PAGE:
Contract Assets under Asc 606

Contract assets are a crucial component of ASC 606, the new accounting standard that governs revenue recognition for all public companies in the United States. Under ASC 606, contract assets represent the amount of revenue that a company has earned but has not yet billed to the customer. This can be a tricky concept to understand, but it is essential for businesses to master it in order to stay compliant with the new regulations.

The first thing to understand about contract assets is that they arise when a company provides a good or service to a customer but has not yet received payment for it. In other words, a contract asset is essentially an IOU from the customer to the business. This can happen in a variety of situations, such as when a company is providing ongoing services or when a customer has made a down payment on a product but has not yet received it.

The key difference between a contract asset and a receivable is that a contract asset represents revenue that has been earned but not yet billed. This means that the company has satisfied its obligations under the contract and is entitled to the revenue, even if it has not yet been paid. This is different from a receivable, which represents revenue that has been billed but not yet collected.

One important thing to note about contract assets is that they are only recognized under ASC 606 in certain circumstances. Specifically, they are only recognized when the customer has an obligation to pay the company and when the company has an unconditional right to payment. This means that if there is any doubt about whether the customer will pay or if there are contingencies that could affect the payment, a contract asset should not be recognized.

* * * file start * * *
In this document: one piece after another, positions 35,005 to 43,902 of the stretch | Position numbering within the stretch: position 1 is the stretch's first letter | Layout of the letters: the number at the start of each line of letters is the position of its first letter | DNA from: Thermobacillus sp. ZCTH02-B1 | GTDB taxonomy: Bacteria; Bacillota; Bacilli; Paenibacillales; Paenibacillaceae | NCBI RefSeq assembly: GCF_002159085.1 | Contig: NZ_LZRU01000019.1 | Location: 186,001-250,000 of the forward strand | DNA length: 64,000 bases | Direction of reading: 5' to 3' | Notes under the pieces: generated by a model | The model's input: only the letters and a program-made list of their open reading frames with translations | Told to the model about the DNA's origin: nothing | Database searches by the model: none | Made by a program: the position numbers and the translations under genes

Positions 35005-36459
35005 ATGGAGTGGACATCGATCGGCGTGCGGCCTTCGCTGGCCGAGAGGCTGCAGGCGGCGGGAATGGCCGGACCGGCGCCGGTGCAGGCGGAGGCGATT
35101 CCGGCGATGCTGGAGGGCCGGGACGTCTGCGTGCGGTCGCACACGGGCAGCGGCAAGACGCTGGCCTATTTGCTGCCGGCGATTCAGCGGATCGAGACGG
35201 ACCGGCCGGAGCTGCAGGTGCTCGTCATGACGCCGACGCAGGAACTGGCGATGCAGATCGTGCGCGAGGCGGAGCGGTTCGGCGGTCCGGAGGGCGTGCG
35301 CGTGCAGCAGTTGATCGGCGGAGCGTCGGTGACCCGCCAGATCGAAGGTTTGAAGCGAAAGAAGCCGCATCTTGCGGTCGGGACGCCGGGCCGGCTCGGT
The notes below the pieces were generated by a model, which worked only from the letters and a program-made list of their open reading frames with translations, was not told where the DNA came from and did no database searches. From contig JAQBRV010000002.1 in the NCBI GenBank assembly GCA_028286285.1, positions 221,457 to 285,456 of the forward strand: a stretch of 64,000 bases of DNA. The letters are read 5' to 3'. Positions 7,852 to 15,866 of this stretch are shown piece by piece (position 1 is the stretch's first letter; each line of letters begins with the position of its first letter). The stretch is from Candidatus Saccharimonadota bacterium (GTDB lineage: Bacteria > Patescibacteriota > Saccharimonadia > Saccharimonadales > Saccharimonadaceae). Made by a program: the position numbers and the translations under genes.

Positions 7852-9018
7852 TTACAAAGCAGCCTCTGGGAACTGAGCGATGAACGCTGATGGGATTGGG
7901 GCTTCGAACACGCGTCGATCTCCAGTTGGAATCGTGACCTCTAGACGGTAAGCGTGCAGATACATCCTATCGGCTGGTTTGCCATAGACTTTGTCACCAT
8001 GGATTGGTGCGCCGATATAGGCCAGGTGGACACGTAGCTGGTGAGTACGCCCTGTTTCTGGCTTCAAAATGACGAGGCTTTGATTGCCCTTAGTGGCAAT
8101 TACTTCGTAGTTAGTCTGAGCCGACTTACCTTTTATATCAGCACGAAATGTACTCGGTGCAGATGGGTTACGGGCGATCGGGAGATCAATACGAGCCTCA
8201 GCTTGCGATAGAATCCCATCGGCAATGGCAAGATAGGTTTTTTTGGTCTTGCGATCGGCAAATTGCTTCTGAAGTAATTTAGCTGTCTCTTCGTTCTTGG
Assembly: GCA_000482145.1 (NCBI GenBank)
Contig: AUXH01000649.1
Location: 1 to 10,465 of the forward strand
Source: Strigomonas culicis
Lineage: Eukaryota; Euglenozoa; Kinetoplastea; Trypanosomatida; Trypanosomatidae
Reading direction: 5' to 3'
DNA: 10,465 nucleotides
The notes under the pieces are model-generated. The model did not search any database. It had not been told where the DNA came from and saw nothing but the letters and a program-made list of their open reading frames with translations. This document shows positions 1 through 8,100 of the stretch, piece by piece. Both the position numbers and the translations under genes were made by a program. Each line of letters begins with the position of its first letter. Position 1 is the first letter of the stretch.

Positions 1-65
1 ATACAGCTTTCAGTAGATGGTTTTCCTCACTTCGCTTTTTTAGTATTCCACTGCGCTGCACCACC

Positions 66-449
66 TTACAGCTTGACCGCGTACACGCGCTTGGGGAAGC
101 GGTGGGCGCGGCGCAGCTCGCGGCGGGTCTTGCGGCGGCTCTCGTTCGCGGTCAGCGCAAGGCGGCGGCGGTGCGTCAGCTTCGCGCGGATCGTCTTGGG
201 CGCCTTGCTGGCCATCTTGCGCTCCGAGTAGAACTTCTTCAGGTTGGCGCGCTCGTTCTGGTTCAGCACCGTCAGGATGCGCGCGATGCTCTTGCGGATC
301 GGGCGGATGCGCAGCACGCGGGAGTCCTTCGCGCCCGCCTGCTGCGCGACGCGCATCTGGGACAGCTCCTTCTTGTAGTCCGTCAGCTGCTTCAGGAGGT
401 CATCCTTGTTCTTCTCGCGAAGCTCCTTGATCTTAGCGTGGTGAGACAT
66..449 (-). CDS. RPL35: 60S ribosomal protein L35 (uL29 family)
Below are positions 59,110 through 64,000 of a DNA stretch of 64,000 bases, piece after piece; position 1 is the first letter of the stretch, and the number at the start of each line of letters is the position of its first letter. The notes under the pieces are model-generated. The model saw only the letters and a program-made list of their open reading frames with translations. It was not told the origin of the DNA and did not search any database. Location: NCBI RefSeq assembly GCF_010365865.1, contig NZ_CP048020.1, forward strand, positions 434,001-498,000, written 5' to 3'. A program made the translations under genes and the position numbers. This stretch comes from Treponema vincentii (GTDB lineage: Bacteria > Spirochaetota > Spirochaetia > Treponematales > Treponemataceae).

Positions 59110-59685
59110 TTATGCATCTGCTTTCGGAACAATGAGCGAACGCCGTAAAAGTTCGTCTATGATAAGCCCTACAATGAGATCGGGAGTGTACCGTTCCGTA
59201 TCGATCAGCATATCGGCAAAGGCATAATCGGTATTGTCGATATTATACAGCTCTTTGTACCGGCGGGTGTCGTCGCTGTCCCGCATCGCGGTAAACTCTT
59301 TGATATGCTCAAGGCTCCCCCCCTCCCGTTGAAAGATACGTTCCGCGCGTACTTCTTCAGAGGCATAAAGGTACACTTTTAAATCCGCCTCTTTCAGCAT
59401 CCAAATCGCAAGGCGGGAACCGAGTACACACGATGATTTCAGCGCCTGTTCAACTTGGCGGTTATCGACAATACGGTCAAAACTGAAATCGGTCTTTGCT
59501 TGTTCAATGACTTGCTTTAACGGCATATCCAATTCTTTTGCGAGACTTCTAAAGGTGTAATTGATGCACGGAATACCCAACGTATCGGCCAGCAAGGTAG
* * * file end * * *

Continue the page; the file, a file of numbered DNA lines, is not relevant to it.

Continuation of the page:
It is also important to note that contract assets are subject to impairment testing, just like other assets. This means that if there is any doubt about the collectibility of the asset, it may need to be written down. For example, if a customer is experiencing financial difficulties and may not be able to pay the full amount owed, the contract asset may need to be written down to reflect the expected amount of payment.

Overall, contract assets are an important concept for companies to understand under ASC 606. While they can be complex, they are a necessary part of the new revenue recognition standard and are essential for ensuring that companies are accurately reporting their financial results. By mastering the concept of contract assets, companies can stay compliant with the new regulations and ensure that they are presenting a clear and accurate picture of their financial performance to investors and other stakeholders.